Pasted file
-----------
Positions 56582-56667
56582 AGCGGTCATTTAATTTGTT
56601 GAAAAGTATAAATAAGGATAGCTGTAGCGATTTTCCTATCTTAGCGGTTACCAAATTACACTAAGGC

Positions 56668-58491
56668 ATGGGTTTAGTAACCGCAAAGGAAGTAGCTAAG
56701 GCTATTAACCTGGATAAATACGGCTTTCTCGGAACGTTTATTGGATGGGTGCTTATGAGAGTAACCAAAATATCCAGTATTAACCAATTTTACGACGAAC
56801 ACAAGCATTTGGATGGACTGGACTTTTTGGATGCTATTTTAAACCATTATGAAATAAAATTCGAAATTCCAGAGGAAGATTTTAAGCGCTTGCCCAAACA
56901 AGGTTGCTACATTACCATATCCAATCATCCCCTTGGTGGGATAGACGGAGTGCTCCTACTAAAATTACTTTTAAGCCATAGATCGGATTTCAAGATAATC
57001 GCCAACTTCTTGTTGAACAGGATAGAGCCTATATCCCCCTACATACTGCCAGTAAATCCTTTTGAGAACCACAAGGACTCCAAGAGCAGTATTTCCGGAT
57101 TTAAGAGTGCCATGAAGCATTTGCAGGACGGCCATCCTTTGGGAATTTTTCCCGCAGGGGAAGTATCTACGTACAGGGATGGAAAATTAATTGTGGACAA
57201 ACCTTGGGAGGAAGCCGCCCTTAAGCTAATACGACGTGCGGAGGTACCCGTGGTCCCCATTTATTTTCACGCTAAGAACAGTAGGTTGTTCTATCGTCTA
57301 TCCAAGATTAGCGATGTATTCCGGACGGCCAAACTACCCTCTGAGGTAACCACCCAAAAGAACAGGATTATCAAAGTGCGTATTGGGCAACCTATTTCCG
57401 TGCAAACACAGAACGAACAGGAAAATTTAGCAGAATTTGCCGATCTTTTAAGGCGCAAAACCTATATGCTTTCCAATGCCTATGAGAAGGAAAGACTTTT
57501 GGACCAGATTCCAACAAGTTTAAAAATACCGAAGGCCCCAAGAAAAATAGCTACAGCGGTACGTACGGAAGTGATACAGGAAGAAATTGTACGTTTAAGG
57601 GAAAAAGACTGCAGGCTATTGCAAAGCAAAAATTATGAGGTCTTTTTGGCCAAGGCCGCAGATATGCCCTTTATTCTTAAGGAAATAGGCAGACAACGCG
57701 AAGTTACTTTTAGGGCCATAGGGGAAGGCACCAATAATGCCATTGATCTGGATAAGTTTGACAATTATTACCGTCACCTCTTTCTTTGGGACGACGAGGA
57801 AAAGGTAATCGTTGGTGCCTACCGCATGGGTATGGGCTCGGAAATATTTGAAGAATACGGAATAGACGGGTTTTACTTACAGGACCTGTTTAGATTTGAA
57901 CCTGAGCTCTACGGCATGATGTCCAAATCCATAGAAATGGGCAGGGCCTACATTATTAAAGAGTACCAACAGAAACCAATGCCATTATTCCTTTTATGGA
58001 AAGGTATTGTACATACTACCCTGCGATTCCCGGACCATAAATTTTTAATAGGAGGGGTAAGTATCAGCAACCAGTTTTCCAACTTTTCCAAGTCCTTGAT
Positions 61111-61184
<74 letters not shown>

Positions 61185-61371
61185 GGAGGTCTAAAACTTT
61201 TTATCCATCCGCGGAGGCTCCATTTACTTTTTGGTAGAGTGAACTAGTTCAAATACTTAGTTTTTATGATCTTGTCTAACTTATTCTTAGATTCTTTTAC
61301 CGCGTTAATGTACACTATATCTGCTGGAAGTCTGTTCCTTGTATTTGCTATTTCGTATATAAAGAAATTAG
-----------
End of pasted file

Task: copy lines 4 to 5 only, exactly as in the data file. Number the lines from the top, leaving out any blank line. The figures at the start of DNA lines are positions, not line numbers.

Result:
Positions 56668-58491
56668 ATGGGTTTAGTAACCGCAAAGGAAGTAGCTAAG